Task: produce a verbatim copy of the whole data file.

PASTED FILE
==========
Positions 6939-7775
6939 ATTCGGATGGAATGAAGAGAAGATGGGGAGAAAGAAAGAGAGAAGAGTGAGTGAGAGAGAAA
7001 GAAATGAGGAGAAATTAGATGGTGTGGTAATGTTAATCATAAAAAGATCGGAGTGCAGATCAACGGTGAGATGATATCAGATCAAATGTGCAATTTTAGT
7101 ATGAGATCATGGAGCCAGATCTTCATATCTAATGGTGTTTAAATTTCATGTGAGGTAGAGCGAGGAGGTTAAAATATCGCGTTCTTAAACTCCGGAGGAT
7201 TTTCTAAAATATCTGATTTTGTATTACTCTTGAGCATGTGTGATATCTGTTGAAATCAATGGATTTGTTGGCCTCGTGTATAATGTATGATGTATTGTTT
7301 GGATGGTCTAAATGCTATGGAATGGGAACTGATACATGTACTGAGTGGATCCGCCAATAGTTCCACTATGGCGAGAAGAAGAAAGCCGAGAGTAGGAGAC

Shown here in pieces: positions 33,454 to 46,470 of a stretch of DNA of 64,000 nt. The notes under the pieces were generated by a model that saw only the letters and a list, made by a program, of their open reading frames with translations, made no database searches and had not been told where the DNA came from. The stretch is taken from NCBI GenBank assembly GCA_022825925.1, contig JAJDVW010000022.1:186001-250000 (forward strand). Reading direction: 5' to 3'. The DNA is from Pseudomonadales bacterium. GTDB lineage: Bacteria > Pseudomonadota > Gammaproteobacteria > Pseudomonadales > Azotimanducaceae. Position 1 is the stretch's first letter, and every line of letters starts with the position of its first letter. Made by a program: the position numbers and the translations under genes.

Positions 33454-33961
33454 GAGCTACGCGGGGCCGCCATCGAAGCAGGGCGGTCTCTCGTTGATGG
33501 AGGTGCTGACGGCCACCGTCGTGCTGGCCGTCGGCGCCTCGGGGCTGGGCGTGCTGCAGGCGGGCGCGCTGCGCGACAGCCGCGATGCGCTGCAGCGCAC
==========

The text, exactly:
Positions 6939-7775
6939 ATTCGGATGGAATGAAGAGAAGATGGGGAGAAAGAAAGAGAGAAGAGTGAGTGAGAGAGAAA
7001 GAAATGAGGAGAAATTAGATGGTGTGGTAATGTTAATCATAAAAAGATCGGAGTGCAGATCAACGGTGAGATGATATCAGATCAAATGTGCAATTTTAGT
7101 ATGAGATCATGGAGCCAGATCTTCATATCTAATGGTGTTTAAATTTCATGTGAGGTAGAGCGAGGAGGTTAAAATATCGCGTTCTTAAACTCCGGAGGAT
7201 TTTCTAAAATATCTGATTTTGTATTACTCTTGAGCATGTGTGATATCTGTTGAAATCAATGGATTTGTTGGCCTCGTGTATAATGTATGATGTATTGTTT
7301 GGATGGTCTAAATGCTATGGAATGGGAACTGATACATGTACTGAGTGGATCCGCCAATAGTTCCACTATGGCGAGAAGAAGAAAGCCGAGAGTAGGAGAC

Shown here in pieces: positions 33,454 to 46,470 of a stretch of DNA of 64,000 nt. The notes under the pieces were generated by a model that saw only the letters and a list, made by a program, of their open reading frames with translations, made no database searches and had not been told where the DNA came from. The stretch is taken from NCBI GenBank assembly GCA_022825925.1, contig JAJDVW010000022.1:186001-250000 (forward strand). Reading direction: 5' to 3'. The DNA is from Pseudomonadales bacterium. GTDB lineage: Bacteria > Pseudomonadota > Gammaproteobacteria > Pseudomonadales > Azotimanducaceae. Position 1 is the stretch's first letter, and every line of letters starts with the position of its first letter. Made by a program: the position numbers and the translations under genes.

Positions 33454-33961
33454 GAGCTACGCGGGGCCGCCATCGAAGCAGGGCGGTCTCTCGTTGATGG
33501 AGGTGCTGACGGCCACCGTCGTGCTGGCCGTCGGCGCCTCGGGGCTGGGCGTGCTGCAGGCGGGCGCGCTGCGCGACAGCCGCGATGCGCTGCAGCGCAC